Collaborating with scientists is key to the impact of Rose’s work, but keeping the general public abreast of the challenges and advances in her field is equally important. Via a blog on Huffington Post, the MSU expert covers how water cycles are changing (“not your grandparents’ water cycle”) and the existence of new water-borne pathogens, such as Arcobacter, which has been found in 75 percent of Lake Erie’s water samples.

Tapping the data sea

While Rose’s lab scours the world, Patricia Soranno, professor of fisheries and wildlife, focuses on the sea of data collected on waterways in the United States. Thanks to the Clean Water Act, states have been monitoring water quality since the 1970s. Most studies using the resulting data have focused on individual bodies of water. By pioneering the new field of landscape limnology, however, Soranno is demonstrating how water, people and the environment are intertwined. Her team has developed tools that show how bodies of water are integrated elements in surrounding landscapes and is working to develop approaches needed for multi-ecosystem management.

Armed with this detailed information, communities and states can better manage the impact of urban and suburban development, fish stocking and regulations, herbicide applications and water withdrawal policies. And each plan would be tailored for a particular region.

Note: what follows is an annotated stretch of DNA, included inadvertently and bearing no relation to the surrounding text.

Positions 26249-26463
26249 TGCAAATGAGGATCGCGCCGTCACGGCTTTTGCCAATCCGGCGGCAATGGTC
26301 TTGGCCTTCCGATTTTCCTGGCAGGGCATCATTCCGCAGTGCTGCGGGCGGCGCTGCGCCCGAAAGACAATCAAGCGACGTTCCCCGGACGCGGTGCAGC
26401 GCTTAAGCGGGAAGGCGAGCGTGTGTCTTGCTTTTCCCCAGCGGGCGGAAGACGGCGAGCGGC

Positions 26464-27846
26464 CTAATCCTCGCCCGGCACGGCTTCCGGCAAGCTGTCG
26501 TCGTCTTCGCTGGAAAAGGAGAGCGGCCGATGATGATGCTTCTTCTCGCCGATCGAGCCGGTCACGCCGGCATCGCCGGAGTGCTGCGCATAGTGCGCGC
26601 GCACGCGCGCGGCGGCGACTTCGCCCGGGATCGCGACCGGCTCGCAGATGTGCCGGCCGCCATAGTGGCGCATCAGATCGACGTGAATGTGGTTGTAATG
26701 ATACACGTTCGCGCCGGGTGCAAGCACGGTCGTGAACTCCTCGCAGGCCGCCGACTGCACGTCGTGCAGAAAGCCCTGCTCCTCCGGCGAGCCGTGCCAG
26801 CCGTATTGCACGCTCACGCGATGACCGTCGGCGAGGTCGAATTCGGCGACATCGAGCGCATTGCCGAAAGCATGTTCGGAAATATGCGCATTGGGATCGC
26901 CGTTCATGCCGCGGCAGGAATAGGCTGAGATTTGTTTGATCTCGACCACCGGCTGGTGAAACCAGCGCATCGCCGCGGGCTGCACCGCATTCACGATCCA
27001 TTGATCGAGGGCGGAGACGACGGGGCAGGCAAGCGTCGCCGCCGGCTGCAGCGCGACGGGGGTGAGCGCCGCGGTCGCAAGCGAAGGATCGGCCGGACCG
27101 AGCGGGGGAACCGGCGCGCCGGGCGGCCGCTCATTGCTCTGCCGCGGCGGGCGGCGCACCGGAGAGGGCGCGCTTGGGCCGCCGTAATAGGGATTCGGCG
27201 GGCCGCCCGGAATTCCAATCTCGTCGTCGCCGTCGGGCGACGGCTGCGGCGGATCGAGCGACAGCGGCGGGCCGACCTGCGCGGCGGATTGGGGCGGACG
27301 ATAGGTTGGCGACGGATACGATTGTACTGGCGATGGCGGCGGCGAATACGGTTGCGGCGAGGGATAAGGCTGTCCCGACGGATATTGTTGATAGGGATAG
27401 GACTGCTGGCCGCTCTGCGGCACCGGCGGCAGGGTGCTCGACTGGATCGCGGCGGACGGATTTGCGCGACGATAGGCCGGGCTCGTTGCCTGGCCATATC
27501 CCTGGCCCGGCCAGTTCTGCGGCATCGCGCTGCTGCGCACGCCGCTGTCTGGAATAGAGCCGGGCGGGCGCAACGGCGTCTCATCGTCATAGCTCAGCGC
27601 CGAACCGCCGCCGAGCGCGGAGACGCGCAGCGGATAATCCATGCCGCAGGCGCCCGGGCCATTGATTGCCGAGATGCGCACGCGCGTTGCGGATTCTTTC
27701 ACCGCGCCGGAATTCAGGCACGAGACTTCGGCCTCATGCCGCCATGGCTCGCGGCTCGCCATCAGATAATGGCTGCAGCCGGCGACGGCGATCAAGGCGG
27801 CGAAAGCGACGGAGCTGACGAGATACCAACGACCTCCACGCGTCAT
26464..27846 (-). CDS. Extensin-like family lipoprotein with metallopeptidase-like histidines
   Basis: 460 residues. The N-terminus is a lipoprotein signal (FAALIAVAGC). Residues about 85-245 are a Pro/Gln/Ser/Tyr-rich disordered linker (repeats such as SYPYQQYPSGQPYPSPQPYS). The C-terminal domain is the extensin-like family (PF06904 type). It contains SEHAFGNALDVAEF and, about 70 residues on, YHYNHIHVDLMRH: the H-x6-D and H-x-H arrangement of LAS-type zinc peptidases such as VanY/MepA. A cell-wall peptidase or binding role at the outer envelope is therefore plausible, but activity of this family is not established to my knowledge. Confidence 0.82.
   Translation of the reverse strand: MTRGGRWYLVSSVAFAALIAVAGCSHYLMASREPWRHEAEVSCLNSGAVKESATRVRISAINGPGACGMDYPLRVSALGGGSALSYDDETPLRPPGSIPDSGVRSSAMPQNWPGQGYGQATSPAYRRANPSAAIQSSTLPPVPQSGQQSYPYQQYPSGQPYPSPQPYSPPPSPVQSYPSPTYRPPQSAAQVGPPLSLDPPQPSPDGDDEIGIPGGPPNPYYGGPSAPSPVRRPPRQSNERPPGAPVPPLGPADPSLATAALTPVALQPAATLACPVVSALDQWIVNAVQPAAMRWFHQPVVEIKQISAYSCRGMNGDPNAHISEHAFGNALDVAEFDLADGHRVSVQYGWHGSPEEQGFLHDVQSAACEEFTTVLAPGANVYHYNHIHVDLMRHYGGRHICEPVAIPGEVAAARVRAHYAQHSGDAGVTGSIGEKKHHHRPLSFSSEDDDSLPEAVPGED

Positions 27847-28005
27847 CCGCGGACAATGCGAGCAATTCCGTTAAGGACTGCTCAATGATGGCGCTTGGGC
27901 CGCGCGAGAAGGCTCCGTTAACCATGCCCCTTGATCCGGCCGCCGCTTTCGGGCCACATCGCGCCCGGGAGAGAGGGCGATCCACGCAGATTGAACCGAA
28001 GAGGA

For example, a lake in Minnesota’s Boundary Waters faces different influences—both natural and manmade—than a more urban waterway, such as the Detroit River.

“There’s a treasure of untapped information sitting in filing cabinets and computers, not being used,” Soranno says. “By pulling together these separate data sets and studying large populations of lakes— traditionally studied as individual ecosystems—we hope to better predict how fresh waters are going to change, particularly in light of land use and climate change.”

Soranno and her team are excited about using tools that are being developed to study big data to better understand the environment. They are incorporating the latest statistical modeling, geographic information system tools and high-performance computing facilities to analyze nearly 40 years of data.

Recovering oil and water

Reclaiming water polluted by oil is being addressed by a team of MSU researchers led by Vlad Tarabara, associate professor of environmental engineering. Catastrophic oil spills—as well as the routine generation of oily wastewater during industrial operations such as fracking—regularly contaminate large quantities of water. Fracking, shorthand for hydraulic fracturing, is the process of pumping tens of millions of gallons of water under pressure into a single well to break through shale and release coveted natural gas. The research team is developing technologies that could separate and reclaim water used in fracking and oil spills.